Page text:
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Appeared on: Wednesday, January 17, 2001
Consumer rights on the block?

"...New technology to stop "piracy" could limit consumers' use of content beyond what the law allows, say experts.Recently unveiled antipiracy measures aimed at eliminating even casual copying of software have some experts questioning whether companies have gone too far in controlling the use of their copyrighted material. "It means that I can't use the software in any way I want to, regardless if it is legally permitted or not," said Jennifer Granick, director of Stanford University's Center for Internet and Society.

Microsoft revealed last week that it will use so-called Product Activation technology in its next consumer version of Windows, code-named Whistler, to limit each application to one computer. The technology requires each user to register the software over the Internet or by phone.The development mimics what is happening in other industries.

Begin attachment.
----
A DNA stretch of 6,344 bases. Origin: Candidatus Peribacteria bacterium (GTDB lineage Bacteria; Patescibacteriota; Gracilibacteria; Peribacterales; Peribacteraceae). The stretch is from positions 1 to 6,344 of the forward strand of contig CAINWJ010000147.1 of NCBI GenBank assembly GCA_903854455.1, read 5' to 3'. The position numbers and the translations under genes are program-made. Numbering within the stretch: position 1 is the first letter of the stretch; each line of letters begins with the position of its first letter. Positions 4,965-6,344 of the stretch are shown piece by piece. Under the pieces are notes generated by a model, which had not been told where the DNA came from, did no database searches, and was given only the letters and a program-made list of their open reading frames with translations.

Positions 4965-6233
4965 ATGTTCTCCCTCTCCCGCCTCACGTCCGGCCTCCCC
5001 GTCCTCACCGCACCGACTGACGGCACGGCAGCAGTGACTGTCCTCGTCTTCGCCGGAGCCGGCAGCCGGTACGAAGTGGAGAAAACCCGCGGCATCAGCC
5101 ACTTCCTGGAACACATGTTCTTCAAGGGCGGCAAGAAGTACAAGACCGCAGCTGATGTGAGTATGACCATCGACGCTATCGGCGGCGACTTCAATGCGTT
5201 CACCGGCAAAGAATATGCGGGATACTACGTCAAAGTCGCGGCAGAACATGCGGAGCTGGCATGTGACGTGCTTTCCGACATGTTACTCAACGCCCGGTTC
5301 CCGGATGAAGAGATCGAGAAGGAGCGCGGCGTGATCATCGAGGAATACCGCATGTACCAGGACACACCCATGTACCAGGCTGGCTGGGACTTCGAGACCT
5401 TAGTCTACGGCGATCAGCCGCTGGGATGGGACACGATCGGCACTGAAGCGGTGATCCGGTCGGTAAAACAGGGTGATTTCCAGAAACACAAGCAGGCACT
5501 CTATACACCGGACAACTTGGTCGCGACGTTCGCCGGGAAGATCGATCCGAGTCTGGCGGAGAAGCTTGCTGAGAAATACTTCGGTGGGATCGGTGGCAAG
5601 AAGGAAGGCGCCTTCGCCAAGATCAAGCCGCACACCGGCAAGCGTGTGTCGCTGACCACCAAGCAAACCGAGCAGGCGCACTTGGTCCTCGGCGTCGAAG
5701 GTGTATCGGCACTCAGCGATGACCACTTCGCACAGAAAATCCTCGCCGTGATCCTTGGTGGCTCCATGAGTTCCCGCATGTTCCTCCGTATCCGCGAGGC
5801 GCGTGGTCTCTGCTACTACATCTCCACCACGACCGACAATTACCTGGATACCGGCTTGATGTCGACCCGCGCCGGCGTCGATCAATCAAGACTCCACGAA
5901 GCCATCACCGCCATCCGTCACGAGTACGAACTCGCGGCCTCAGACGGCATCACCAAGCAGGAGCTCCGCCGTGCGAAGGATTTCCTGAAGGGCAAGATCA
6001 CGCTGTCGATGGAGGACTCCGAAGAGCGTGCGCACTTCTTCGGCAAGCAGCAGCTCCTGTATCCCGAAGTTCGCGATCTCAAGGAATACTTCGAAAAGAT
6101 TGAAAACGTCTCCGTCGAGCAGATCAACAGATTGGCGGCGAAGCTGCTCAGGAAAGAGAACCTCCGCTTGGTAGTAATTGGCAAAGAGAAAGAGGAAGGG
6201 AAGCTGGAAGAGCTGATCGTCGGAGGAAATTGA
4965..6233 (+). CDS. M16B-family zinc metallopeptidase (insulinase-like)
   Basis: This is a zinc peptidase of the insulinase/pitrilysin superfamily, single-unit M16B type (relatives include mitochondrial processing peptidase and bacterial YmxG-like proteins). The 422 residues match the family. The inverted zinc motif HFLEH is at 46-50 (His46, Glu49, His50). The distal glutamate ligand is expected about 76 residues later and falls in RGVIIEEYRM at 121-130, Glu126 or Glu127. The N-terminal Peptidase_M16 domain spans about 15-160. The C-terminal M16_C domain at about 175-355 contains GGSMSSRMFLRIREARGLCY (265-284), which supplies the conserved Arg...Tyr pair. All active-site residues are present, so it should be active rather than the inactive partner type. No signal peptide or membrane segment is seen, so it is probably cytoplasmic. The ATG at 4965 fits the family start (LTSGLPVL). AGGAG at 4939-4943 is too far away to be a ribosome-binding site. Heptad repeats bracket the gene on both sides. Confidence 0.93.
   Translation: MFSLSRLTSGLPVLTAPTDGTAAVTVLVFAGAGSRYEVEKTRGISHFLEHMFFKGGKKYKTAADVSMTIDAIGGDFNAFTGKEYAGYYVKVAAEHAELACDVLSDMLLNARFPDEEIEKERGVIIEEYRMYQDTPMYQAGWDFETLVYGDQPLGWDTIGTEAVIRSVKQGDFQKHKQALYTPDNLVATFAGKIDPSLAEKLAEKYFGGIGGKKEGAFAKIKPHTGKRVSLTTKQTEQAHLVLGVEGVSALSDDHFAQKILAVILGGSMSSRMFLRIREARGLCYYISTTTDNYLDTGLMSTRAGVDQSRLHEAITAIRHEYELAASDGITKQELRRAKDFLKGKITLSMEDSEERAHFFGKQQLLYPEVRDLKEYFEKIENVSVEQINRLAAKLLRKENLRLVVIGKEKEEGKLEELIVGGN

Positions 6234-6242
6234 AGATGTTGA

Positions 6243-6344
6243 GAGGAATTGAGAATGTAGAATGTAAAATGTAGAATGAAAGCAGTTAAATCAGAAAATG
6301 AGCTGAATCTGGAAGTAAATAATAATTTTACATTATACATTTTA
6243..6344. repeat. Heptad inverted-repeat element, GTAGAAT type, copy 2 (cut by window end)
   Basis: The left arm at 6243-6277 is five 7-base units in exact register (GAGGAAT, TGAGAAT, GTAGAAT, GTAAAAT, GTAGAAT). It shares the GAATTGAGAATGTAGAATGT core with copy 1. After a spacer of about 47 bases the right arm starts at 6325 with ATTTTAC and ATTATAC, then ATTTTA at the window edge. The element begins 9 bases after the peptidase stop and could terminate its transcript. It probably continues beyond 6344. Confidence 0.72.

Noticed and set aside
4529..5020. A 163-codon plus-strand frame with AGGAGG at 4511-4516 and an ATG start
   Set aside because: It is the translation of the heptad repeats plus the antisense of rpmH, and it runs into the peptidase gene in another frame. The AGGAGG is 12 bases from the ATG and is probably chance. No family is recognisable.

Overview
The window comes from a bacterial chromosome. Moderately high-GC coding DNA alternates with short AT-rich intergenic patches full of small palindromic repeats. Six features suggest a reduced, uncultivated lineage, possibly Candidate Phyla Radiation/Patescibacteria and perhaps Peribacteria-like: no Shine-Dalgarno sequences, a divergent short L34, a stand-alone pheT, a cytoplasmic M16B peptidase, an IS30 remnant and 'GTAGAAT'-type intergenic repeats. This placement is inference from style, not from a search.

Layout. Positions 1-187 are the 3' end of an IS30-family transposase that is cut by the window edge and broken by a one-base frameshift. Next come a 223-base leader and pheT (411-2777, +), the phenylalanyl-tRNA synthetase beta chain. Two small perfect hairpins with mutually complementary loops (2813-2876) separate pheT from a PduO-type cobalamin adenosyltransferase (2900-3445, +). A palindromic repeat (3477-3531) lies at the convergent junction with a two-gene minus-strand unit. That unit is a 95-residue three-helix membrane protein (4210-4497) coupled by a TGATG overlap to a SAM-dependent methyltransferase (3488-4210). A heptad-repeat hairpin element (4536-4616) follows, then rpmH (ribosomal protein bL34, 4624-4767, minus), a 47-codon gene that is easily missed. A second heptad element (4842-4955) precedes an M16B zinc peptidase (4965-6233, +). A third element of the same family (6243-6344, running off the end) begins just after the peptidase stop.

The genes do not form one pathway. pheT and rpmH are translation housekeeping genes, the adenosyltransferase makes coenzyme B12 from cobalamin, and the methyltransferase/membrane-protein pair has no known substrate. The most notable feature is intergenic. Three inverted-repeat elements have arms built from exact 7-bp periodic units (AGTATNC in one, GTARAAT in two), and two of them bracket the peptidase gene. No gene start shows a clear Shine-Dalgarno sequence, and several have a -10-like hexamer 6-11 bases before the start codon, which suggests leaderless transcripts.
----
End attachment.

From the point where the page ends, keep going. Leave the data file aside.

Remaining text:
A technology known as Content Protection for Recordable Media is being pushed by a coalition of major hardware makers, including Intel, IBM, Matsushita Electric and Toshiba. Another technology will allow members of the Secure Digital Music Initiative to add officially sanctioned copy protection to a variety of digital audio formats later this year. All the technologies will shut out non-authorized users, which may be defined as a second machine (even if owned by the authorized user) or making an extra copy. In Microsoft's case, the Product Activation technology--which will also be used to restrict the next-generation Office 10--will also require registration..."



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